Sevenah laughed out loud, causing a frown to erase his grin. Apparently he was serious. To spare his feelings she chose to play along.
“Okay, okay, how about I’ll fly to Orks Nation while you go visit the little green men on Zeeksville?”
“Oh come on!”
She turned up a questioning palm. “What? You’re the one who believes in aliens.”
“Yes, I do, but that’s not what I’m groaning about. Orks Nation? Zeeksville? Those are horrible names! Could you at least try to be creative with your planets?”
Her body rolled sideways to face him, elbow bent, hand cupping her cheek. Lengths of reddish hair fell straight behind her shoulder.
“I suppose you have better names?” she challenged.
“Oh, definitely yes,” he insisted. He rotated to face her, copying her move again.
“Lay ’em on me then.”
Ian glanced up at the darkness for a moment. “Okay, how about….Rapador of the Paegus Solar System. Or even better—Moccobatra of the Alaheron System.”
“Did you pull those out of one of your sci-fi books?” she asked suspiciously.
“You just made them up?” Her eyebrows lifted, a little surprised and impressed.
The same eyebrows scrunched together in confusion. “Then where’d they come from?”
“Okay, I got them from a book,” he admitted.
“I thought so,” she smirked. “You’re not so terribly clever either.”
Ian sighed as he watched Sevenah’s pink lips curl into a wide, triumphant grin. “No fooling you, is there,” he muttered.
“No—but nice try.”
Sevenah fell on her back again and stared at the heavens silently for a while. Ian remained on his side, watching her scan the universe with wonder. They listened to the remote chorus of crickets and tree frogs until Sevenah’s arm shot up, tracing an arc overhead.
“Did you see that?” she chirped. Her eyes glimmered with excitement. “A falling star! Did you make a wish?”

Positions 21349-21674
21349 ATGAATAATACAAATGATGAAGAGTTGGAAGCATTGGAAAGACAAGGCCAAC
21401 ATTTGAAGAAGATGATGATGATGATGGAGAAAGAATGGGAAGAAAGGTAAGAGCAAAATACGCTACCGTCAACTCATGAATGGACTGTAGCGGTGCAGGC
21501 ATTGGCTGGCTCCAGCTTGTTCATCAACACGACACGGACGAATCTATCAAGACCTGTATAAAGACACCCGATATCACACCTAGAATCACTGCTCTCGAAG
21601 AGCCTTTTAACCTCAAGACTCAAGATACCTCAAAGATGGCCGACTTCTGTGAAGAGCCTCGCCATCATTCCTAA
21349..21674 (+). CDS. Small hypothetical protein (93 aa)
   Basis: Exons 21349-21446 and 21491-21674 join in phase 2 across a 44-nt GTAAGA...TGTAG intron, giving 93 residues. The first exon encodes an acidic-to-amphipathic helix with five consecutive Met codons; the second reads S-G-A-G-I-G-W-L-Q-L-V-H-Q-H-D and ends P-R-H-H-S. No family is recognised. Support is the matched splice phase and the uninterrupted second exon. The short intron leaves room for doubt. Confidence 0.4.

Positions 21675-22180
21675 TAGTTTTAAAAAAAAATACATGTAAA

Ian dropped onto his back and looked up. “No—no wishes. I don’t believe in superstitions.”
She laughed. “But aliens you do believe in. You’re so weird.”
“What did you wish for?” he asked, ignoring the playful insult.
She grinned big. “I wished for all your wishes to come true.”
“Really? You wasted a wish on me?”
“Of course. You’re my best friend.” Her hand reached to squeeze his.
“But I thought if you told your wish it wouldn’t come true.”
“I thought you didn’t believe in superstitions,” she retorted.
“Okay, okay.”
Their conversation was interrupted by the muted beep of a cell phone. Sevenah reached into the pocket of her Levis and pulled out a small, pink, touchscreen device.
“Your mom?” Ian asked, seeing her frown at a glowing text message.
“Ugh, yes. Who else would it be?” Her eyes flickered over at Ian before returning to the text she was quickly typing in response. “You’re so lucky no one hounds you like this.”
He grinned, amused. “What are you telling her?”
“That I’ll be home as soon as you’re done molesting me.”
Ian quickly reached for the phone. “Sevenah, don’t you dare…”
It dinged—message sent—as she avoided him, shrugging innocently. “Ooops, too late.”
“You are so rude to your mother,” he chided. “Ruth is going to hate me now.”
It was always strange to hear Ian refer to her mother by name. Sevenah sighed, complaining. “Well, if she wasn’t so darn overprotective. It’s annoying.”
“She cares about you.”
“I know.”
“Which is a good thing.”
“I know.”